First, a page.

How Long Is Mma Fight

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Mixed martial arts (MMA) sometimes referred to as cage fighting, is a full-contact combat sport based on striking, grappling and ground fighting, incorporating techniques from various combat sports and martial arts from around the world. The first documented use of the term mixed martial arts was in a review of UFC. The combined fight time in total for the five fights was 23 minutes and 22 seconds! UFC 142 had one of the shortest total fight times for a main event in UFC history, with a total time of 23 minutes and 22 seconds.


Not everyone is cashing those Kimbo-size checks.

Myles Jury is a damn fine fighter. Real money bag. He went on a 6-0 run in the UFC before taking his first career loss to Cowboy Cerrone on January 3rd, 2015. He’s beaten an assortment of quality opponents including Takanori Gomi, Diego Sanchez, Michael Johnson and Mike Ricci.

Even with a 15-1 record and being ranked top 10 in his division, it’s not easy to make a buck in the UFC.

Myles Jury recently broke down the typical expenses for an MMA fighter and put it into perspective with what a fighter gets paid. For guys who are on a 10/10 contract (They get paid a guaranteed $10000 for showing up, and another $10000 if they win), they’re almost definitely forced to pay for the privilege of fighting in the world’s premiere MMA organization, and MIGHT break even when it’s all said and done.

If you don’t think that it’s kind of messed up that professional athletes in a premiere organization are paying out of pocket to compete, just imagine if you had to write your boss a bigger check than he writes you and you’ll start to understand.

Here’s a breakdown of what fighters are paid, and how much they have to pay to participate:

These figures are based on a fighter earning 10k to show, and 10k to win.

Gym Fees: 5-10% of purse, per fight camp.

  • At 10%, that’s 2k with a win and 1k with a loss.

Management Fees: Industry standard is 20%.

  • That’s 4k with a win, 2k with a loss.

Taxes: UFC fighters are sub-contractors so they’re responsible for making sure they have enough left over for the tax man. 30% is a good rule of thumb.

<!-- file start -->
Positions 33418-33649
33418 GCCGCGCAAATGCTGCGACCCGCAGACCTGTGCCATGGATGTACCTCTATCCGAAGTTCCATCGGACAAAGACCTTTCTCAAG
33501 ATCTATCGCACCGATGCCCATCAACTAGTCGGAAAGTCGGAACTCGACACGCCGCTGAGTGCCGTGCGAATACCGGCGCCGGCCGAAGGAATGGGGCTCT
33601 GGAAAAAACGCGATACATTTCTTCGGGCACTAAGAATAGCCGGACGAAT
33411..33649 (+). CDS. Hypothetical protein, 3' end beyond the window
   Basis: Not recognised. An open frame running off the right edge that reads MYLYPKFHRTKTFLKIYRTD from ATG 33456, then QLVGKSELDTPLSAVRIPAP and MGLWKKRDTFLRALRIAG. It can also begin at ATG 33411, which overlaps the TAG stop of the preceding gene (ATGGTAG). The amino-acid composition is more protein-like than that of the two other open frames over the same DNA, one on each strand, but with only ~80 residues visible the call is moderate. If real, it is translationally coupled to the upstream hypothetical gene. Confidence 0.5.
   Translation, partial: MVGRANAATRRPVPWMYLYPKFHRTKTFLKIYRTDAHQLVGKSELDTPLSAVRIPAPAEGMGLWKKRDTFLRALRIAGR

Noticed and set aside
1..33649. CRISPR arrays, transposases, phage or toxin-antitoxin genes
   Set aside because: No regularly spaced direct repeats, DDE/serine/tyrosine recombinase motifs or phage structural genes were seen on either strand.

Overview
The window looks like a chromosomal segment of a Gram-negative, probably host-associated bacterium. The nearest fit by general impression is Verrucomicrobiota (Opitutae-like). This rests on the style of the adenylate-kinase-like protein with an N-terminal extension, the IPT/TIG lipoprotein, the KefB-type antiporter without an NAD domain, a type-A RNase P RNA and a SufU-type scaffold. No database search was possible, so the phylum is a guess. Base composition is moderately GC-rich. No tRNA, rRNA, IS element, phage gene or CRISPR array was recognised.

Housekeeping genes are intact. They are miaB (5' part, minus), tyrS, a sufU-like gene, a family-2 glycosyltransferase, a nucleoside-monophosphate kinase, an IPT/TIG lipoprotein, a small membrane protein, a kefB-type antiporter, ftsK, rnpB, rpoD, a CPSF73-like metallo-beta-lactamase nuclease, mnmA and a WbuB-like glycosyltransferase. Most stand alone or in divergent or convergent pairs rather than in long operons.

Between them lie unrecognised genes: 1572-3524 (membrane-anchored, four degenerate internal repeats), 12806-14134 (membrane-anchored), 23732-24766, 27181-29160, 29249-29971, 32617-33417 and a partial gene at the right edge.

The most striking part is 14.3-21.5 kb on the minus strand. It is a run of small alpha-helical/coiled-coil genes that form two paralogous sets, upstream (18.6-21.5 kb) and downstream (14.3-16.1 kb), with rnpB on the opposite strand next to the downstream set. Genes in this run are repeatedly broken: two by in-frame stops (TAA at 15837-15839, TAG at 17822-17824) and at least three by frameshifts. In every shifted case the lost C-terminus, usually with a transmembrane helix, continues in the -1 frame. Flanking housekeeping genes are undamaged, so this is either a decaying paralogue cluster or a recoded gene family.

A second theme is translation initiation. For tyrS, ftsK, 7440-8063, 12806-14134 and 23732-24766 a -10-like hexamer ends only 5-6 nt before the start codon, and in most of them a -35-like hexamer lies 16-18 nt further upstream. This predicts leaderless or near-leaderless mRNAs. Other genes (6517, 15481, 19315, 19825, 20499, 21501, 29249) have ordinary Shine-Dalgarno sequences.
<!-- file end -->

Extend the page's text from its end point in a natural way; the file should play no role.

• That’s 6k with a win, 3k with a loss.

Medicals: Fighters need to pay for their own medical tests in order to get licensed by each commission. According to Jury, it’s typically $500-$1000.

  • We’ll call it an even $500 to be conservative.

Coaching Fees: Basic coaching is included in gym fees, but many fighters need to bring in specialists from around the world and it can really add up. Jury says private training is anywhere from $50-$150 per hour. Let’s use an 8 week fight camp for our example, with 2 hours a day of private coaching at a reasonable $75/hr.

  • That’s a whopping $8400, but it’s mainly top-tier fighters who can afford such luxuries. Jury went with $1000 for his calculations, so we’ll do the same.

Misc: There are a lot of other costs, including travel expenses for coaches, supplements, flying in training partners, nutritionists, clean eating, sports massages and chiros, etc. Jury says this is roughly $1000-$2000 on the low end.

  • Let’s call it a very conservative $1000.

Want to see how that all totals up?

How Long Is An Mma Fight

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How Long Is The Mma Fight Tonight


Ask any MMA fighter, and they’ll tell you that most of the time, the preparation going into a fight, or fight camp, is tougher than the fight itself. Fight camp is both mentally and physically demanding, pushing the most conditioned athletes in the world to their limits just so they can prove their mettle in the cage. In fact, fight camp can be so grueling that some fighters get injured and end up pulling out of the fight. There are also some instances when fighters fail to make weight, throwing all their hard work away.
Although there’s no doubt that many fighters have put in the hard work and dedication to their training, without proper guidance from a coach, there are far too many things that could go wrong. Thus, it is imperative that a fighter wanting to test him/herself in the highest levels of competition should have a training camp based on the specific strategies devised by his/her coach. This training camp should be tailor-made by taking a fighter’s weaknesses and strengths into consideration against his opponent’s own strengths and weaknesses.